Charlie Phillips – documentary king of folkestone
Charlie Phillips is the former Guardian’s Head of Video, he now works for Lyfta and is part of the team creating the Folkestone Documentary Festival. By night, he’s a Folkestonian and loving what the town has to offer. Folkelife discovered his passion for Folkestone.
“I came here on holiday with my partner in 2003. It was our first holiday together and although it was before much of the regeneration you see today, the town had a wonderful charm about it. I can remember a huge piece of paper being rolled down The Old High Street and people were drawing and writing on it. I say this to people now and they remember it too, so it really did happen! It’s the sort of thing that seems to happen here all the time!”
moving to Folkestone
“We were both working in London and living there for the next 15 or so years, but then decided we wanted to leave. I put up a Facebook post asking where people would recommend moving to. We had criteria; we needed to be near a body of water. The post got thousands of comments, and Folkestone kept appearing. We came back down and chose the 2017 Triennial as a time to visit. Seeing Folkestone when it’s bursting full of visitors is important. We wanted to know what it would be like at its busiest, and also at its quietest too.
“It took a while to find the right place, but we did, and moved down here in October 2019. I can see the North Downs from an upstairs window, and it doesn’t take long to walk to the sea.”
Getting Involved in Folkestone’s scene
“When we’re not in the middle of pandemic, I commute up to London on a daily basis. I love getting the train back each day as I know I’m escaping London and coming home. It’s a bit like going on holiday each home-time. It’s a wonderful way to wind-down! But having the time to spend down here, since lockdown began, I’m really excited about getting involved in the town.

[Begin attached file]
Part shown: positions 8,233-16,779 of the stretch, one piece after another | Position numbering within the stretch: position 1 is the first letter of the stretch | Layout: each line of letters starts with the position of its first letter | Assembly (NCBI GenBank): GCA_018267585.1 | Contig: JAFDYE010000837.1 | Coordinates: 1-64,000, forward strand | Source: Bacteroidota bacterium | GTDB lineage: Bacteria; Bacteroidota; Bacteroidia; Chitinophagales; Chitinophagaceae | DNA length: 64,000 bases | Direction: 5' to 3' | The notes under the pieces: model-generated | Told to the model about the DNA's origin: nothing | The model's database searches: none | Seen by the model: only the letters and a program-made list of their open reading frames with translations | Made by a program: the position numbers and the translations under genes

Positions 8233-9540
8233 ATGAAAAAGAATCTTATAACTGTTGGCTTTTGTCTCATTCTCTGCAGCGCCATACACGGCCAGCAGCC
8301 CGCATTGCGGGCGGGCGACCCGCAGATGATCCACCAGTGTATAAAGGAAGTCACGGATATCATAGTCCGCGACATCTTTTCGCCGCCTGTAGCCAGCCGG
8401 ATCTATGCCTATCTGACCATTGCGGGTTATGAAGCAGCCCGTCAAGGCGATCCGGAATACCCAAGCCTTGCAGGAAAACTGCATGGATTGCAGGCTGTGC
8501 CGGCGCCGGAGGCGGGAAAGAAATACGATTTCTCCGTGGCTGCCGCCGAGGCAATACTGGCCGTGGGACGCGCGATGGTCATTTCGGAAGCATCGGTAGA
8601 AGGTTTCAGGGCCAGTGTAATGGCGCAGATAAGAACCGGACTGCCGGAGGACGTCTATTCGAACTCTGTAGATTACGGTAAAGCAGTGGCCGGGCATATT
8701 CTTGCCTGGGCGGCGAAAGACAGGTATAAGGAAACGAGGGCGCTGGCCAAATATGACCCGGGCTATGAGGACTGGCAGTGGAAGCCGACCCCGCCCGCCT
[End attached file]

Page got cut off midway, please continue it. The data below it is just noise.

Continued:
“Folkestone feels really, genuinely friendly. There’s a community of creative people doing so much here, and also a sense of people helping each other out. We moved here from East London which is totally unaffordable if you want to work as an artist. There’s no space to work there either. Here, the scene is a good size, with so much going on.”
the new normal
“We’ve been exploring this concept a lot at The Guardian. I’ve spent a lot of time on films that can give examples of new ways of living. It might seem bleak at the moment, but things have to work out for the better. The people I’ve been talking to over the past few weeks are feeling positive. If we’ve discovered a new talent, or been able to perfect something that we’ve wanted to do for a while, that’s really positive. This time has given us the chance to discover, and to think. It’s wonderful to watch how people can grow out of times like these.”
A real moment for community
“It’s going to be interesting to see how the arts community comes out of this situation. To maintain a really big institution could be very difficult. We might be on the cusp of seeing smaller organisations coming together to get things done. It’s a real moment for community – which Folkestone already has. I really think that people are going to want to come together. So there’s opportunity here in Folkestone for that to happen.”
“I’ve started to dip my toes into some local events, helping out with the Documentary Festival that’s being organised by Creative Folkestone. I have my own ideas too of what I’d like to do. I work in film and so my ideas are evolving around how to use film in the settings we have. The landscape excites me and I want to use it in what I do.”